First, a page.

As a citizen of the Empire that grants me all the creature comforts of electricity, indoor plumbing, on Demand HD Cable Television, 4G wireless networks, fast food, and freedom of speech, religion, etc. I must confess that I reacted to the news of Bin Laden’s death with mixed emotions. I can’t count the number of movies I’ve watched where I cheered when the bad guy gets served justice in the end. And again, I can’t count the number of homicides and vigilante killings I’ve witnessed on the countless crime shows I watch on television. My brain and my spirit are desensitized to violence. That in itself is something that should cause me to take pause…
Then I see the news on Sunday night — on the very same day that I preached on the hope that comes through the resurrection of Jesus and the forgiveness that God has given us through him. I was stunned. On the one hand I felt like this was a great victory for the Empire. Perhaps it eases the pain of the billions of dollars we’ve spent feeding the military machine and the lives that have been lost both in the twin towers and on the sands of the Middle East. Yet, on the other hand, something seemed dasterdly in the way many appeared almost giddy about it. As the television flipped from scenes of clandestine execution to commercials selling “no ride” underwear and fake fingernails, I couldn’t help but think of scenes of the Capitol in the recent book trilogy called the Hunger Games.
As a follower of the prince of peace, how do we reconcile this kind of violence with Paul’s words to the church in Rome when he said,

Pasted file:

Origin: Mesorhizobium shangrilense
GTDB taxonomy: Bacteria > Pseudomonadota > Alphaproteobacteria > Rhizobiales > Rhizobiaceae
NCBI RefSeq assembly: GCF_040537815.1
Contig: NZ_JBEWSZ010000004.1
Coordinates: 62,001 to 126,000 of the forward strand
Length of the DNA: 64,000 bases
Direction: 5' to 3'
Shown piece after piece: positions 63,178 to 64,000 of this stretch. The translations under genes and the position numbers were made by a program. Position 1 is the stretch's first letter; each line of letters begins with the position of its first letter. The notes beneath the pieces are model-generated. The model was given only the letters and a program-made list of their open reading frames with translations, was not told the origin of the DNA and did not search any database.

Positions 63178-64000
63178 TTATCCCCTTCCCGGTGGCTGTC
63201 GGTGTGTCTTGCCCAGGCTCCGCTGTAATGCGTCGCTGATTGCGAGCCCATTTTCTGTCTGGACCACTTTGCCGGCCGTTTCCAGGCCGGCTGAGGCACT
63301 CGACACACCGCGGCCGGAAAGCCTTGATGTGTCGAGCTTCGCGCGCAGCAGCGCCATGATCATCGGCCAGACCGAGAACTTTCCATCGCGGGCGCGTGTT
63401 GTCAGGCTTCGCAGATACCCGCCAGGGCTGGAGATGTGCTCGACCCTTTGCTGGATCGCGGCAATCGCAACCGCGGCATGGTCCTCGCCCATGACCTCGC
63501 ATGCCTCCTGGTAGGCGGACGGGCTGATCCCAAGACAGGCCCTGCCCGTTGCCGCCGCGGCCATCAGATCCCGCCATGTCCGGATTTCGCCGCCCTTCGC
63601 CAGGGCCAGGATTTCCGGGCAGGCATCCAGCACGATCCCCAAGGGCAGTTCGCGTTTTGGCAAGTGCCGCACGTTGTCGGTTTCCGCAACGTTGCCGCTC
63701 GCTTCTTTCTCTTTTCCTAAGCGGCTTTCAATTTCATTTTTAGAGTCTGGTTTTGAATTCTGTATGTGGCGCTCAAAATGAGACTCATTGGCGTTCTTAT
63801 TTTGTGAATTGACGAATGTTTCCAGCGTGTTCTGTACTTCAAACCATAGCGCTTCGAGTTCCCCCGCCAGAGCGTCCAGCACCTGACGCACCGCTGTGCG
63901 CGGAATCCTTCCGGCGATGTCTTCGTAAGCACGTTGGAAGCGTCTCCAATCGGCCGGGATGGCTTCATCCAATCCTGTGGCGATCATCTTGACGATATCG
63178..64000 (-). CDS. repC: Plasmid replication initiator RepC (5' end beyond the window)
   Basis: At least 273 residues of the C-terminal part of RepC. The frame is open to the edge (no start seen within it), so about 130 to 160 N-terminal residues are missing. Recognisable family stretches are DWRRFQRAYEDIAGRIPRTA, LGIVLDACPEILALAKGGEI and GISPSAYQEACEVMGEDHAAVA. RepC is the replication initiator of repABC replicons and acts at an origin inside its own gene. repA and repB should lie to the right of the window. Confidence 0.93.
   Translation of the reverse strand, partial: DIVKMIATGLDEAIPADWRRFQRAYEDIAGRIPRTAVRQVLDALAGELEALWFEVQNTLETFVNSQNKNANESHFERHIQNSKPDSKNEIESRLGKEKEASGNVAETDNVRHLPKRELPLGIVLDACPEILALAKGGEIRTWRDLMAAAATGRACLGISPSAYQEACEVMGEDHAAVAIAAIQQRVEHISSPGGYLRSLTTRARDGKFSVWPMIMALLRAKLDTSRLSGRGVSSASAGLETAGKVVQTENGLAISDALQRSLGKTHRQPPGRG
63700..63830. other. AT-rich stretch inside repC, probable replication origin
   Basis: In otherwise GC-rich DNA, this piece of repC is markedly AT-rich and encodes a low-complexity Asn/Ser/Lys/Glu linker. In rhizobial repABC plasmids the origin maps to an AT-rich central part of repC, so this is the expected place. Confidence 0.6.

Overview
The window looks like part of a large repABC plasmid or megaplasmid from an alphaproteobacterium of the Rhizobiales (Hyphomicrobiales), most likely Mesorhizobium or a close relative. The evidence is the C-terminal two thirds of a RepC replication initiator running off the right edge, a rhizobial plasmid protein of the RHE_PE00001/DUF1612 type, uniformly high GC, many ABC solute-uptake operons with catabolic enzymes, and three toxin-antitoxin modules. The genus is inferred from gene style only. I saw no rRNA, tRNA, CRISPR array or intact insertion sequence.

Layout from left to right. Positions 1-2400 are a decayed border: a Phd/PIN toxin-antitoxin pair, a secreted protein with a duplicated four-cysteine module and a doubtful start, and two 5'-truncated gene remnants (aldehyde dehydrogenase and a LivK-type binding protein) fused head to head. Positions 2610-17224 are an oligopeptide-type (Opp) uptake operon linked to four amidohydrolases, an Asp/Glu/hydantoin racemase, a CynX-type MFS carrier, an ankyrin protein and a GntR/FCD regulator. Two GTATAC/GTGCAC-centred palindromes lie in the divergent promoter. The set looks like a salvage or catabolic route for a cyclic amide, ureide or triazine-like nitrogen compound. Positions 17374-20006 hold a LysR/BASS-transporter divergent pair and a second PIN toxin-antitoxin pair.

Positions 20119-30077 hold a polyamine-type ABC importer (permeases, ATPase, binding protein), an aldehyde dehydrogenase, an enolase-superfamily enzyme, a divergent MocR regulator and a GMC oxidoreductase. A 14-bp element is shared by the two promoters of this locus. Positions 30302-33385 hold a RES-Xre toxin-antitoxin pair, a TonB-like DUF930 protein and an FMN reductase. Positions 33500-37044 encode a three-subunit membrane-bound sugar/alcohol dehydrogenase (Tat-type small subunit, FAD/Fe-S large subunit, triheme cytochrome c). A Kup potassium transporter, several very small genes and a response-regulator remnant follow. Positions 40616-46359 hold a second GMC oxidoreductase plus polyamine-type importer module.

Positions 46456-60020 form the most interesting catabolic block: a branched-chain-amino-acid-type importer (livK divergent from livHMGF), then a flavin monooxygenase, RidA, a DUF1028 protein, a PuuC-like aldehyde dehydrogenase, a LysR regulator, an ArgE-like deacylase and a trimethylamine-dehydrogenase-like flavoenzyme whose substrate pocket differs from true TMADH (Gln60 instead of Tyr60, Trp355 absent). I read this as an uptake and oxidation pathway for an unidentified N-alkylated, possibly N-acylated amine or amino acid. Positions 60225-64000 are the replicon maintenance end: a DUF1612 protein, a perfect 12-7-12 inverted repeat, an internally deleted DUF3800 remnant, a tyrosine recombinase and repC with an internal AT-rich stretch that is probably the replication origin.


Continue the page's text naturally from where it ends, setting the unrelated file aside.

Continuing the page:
“Do not repay anyone evil for evil, but take thought for what is noble in the sight of all. If it is possible, so far as it depends on you, live peaceably with all. Beloved, never avenge yourselves, but leave room for the wrath of God; for it is written, “Vengeance is mine, I will repay, says the Lord.” No, “if your enemies are hungry, feed them; if they are thirsty, give them something to drink; for by doing this you will heap burning coals on their heads.” Do not be overcome by evil, but overcome evil with good.” (Romans 12:17-21)
I like the way Brian McLaren put it in his post:
Joyfully celebrating the killing of a killer who joyfully celebrated killing carries an irony that I hope will not be lost on us. Are we learning anything, or simply spinning harder in the cycle of violence?
I’m asking the question, honestly. I know we live in a complex world full of hurting people who hurt people. We have the military to defend the defenseless and there is a time to fight. I just wonder if we should ever rejoice over it, that’s all.
I often feel very small in the shadow of these world events. I simply, quietly, voice my thoughts and pray to God for justice and peace, knowing that I don’t even begin to understand what that really means.